Gaddafi comes in from the cold

NELSON MANDELA is set to use his last few days as president of South Africa to ease the return into the diplomatic mainstream of his long-time friend, the Libyan leader, Col. Muammar Gaddafi.

Allegations of Libyan involvement in the Lockerbie air disaster and other terrorist incidents have seen the country branded as a pariah nation, a reputation which it is only now beginning to shake off.

Col. Gaddafi will visit South Africa, his first foreign trip since sanctions were lifted, apart from a short trip to neighbouring Egypt. President Mandela, who will hand power to Thabo Mbeki on 16 June, said he expected Col. Gaddafi to visit within the next 10 days.

Long-ostracised by the West, which has blamed him for sponsoring international terrorism, the Libyan leader is expected to attend the inauguration, along with African leaders and the British deputy prime minister, John Prescott, en route to a major summit in Zambia aimed at ending the 10-month-old war in the Democratic Republic of Congo.

President Mandela, who was instrumental to the April handover to the Dutch authorities of two Libyan suspects in the 1988 Lockerbie bombing, had lunch with Gaddafi's wife and two of the couple's daughters. He reiterated his gratitude for Libya's support to the ANC in its fight against apartheid, adding: "Those who feel irritated by our friendship with President Gaddafi can go and jump in a pool." During Libya's time as a pariah state - which formally ended in April with the scrapping of the air embargo against the north African country - President Mandela, 80, frequently irritated Western diplomats by restating his fondness for the Libyan dictator.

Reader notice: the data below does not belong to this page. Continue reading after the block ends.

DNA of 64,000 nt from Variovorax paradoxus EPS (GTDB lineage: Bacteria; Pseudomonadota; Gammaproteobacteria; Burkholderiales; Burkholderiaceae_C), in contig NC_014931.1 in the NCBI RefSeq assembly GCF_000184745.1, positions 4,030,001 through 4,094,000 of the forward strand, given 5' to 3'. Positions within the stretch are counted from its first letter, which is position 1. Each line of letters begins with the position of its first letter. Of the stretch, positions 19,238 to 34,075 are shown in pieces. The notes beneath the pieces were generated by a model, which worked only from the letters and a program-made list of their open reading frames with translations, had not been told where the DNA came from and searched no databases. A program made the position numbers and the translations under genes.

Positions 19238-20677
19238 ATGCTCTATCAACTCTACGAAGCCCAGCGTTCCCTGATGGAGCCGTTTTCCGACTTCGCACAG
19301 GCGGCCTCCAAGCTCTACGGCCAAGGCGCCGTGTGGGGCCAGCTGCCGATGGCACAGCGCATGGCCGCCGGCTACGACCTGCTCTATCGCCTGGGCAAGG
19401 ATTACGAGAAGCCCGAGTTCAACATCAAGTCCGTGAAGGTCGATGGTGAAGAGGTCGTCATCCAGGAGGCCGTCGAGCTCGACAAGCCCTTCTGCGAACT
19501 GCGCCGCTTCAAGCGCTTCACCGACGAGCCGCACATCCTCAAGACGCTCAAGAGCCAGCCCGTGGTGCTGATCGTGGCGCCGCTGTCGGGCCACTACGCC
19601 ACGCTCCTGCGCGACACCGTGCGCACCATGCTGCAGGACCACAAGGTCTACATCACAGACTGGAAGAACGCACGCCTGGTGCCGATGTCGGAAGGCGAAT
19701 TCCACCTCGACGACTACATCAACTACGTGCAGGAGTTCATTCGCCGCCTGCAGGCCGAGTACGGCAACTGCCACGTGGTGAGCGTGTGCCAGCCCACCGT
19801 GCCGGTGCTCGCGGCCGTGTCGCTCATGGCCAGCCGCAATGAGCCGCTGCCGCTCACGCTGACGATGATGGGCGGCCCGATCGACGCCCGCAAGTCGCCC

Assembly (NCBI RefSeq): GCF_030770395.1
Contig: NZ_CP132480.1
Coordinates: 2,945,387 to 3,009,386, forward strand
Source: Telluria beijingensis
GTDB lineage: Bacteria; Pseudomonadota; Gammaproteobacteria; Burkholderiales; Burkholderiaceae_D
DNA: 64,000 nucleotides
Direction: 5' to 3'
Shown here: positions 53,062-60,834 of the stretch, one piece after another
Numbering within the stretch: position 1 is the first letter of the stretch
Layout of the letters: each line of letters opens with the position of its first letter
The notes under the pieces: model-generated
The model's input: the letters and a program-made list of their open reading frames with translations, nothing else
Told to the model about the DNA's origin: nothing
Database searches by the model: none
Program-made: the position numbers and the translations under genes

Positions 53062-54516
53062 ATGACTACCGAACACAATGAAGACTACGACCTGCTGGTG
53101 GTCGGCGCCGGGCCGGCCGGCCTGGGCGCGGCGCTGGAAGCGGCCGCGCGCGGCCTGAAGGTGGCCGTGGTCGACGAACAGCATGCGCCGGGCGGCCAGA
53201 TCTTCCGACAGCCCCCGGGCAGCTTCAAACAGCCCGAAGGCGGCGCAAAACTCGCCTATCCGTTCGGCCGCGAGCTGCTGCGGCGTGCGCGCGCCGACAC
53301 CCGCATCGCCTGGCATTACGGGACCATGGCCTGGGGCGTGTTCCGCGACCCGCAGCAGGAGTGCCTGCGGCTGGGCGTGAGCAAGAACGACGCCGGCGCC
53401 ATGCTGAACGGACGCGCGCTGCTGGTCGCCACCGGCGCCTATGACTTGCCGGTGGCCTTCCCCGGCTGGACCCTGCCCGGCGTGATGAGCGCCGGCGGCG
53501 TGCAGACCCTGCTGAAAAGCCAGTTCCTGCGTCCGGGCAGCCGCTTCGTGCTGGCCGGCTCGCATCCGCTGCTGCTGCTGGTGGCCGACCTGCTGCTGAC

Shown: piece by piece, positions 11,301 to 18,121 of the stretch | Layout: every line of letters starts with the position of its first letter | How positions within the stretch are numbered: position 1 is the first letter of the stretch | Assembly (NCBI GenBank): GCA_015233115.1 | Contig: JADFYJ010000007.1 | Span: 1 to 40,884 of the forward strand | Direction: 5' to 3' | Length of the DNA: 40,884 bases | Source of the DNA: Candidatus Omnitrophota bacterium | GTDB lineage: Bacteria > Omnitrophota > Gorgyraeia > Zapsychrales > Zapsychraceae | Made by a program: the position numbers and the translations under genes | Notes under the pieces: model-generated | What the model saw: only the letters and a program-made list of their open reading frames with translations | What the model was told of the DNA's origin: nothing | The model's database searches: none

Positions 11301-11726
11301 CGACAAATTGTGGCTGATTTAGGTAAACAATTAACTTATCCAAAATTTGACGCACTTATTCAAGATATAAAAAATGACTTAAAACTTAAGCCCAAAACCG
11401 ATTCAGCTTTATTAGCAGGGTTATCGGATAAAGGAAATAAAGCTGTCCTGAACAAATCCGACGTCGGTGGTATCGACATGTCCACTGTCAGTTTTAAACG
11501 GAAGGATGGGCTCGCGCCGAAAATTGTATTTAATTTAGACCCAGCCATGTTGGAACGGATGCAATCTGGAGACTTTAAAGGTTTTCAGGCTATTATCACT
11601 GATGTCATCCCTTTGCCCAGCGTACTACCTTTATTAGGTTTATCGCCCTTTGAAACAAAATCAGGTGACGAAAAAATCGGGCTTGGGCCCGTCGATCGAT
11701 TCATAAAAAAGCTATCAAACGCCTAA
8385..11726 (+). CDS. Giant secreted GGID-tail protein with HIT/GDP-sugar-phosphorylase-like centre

President Mandela's appearance yesterday was his first since voting last Wednesday. Even though not all 16 million votes have been verified, it appears that the ANC will fall between one and five seats short of a two-thirds majority in the national assembly. With two-thirds of seats (66.6pc) , the ANC government would be able to change some clauses in the constitution, though fundamental alterations require the endorsement of 75 per cent of the national assembly's 400 MPs. President Mandela said: "Concern that a two-thirds majority will be abused by the ANC flies in the face of the facts of history. No one can say we abused our majority.''

In the provincial election in KwaZulu-Natal, the Inkatha Freedom Party appeared to have pulled ahead of the ANC, giving its leader, Mangosuthu Buthelezi added leverage in his campaign to become national deputy president.

Last night, the ANC's score stood at 66.4 per cent and the runner-up looked set to be the Democratic Party, on 9.57pc. Nationally, the IFP stood on 8.53pc, followed by the NNP - the old aparthied party - on 6.9pc.

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